Thesis topic

Study of the corrosion protection offered by self-healing coatings by using localized electrochemical techniques

  • Type
    Doctorate Post-doctorate
  • Keywords
    Self-healing, localized corrosion, inhibitive species, SVET, SECM


The research topic concerns the interpretation of protection mechanisms of coatings applied on a metal substrate using localized electrochemical techniques. This study is situated within the context of developing new types of coatings protecting metal substrates. The developed coatings must have anti-corrosion properties to protect the metal substrate. Two types of protection are identified:

  • passive protection characterized by the formation of a barrier between the metal and the corrosive environment;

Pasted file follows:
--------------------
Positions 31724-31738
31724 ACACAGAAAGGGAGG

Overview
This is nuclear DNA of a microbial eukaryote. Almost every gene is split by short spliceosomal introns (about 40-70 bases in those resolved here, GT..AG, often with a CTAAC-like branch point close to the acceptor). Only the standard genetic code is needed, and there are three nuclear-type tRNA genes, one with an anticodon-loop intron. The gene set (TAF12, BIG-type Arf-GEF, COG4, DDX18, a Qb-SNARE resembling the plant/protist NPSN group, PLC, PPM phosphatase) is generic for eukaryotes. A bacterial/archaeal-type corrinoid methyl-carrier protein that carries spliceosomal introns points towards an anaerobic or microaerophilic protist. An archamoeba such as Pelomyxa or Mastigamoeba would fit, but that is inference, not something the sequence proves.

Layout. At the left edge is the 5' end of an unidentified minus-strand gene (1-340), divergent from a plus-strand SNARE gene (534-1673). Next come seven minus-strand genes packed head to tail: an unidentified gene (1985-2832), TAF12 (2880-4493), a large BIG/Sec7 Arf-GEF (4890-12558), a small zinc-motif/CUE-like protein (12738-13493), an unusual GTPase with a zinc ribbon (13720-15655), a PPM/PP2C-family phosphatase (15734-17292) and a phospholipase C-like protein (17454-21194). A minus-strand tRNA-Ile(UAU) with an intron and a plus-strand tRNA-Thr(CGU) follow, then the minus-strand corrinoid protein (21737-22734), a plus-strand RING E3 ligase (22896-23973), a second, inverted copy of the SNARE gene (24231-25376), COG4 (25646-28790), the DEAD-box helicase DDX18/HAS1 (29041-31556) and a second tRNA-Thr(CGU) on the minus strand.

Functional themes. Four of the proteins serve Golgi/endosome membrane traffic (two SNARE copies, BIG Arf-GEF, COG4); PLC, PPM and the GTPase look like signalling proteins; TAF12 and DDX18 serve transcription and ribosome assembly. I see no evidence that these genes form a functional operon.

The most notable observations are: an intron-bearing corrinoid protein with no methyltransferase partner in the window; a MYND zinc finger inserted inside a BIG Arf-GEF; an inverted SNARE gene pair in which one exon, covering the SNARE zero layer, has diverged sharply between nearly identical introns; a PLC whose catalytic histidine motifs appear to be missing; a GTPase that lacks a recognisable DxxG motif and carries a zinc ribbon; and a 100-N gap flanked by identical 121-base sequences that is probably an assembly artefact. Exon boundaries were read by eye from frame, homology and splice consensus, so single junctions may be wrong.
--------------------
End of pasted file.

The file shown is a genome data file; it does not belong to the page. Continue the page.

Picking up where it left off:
• active protection related to the coating’s ability of self-healing upon the occurrence of defects.

Passive protection of sol-gel, organic or hybrid coatings is evaluated by electrochemical impedance spectroscopy (EIS) which is a macroscopic technique. Follow up during the immersion time in the corrosive environment enables to characterize the durability of coatings. To protect against occurring surface damage, corrosion inhibitors are dispersed in the coating, the release of these inhibitors enabling to counteract the corrosive effects caused by the external environment diffusing at the metal-substrate interface. Local electrochemical techniques (such as the vibrating electrode probe (SVET) and the electrochemical microscope (SECM)) are then used to assess the active protection of the coatings. Given the complexity of the studied systems (coatings, inhibitors, electrolyte, interface, metal substrates, measurement artefacts), full control and interpretation of the parameters involved in the mechanism of localized protection of coated and scratched metal substrates require extensive studies and will be explored during the thesis.

About this topic

Related to
Materials Sciences
Marjorie Olivier
Marc Poorteman

Contact us for more info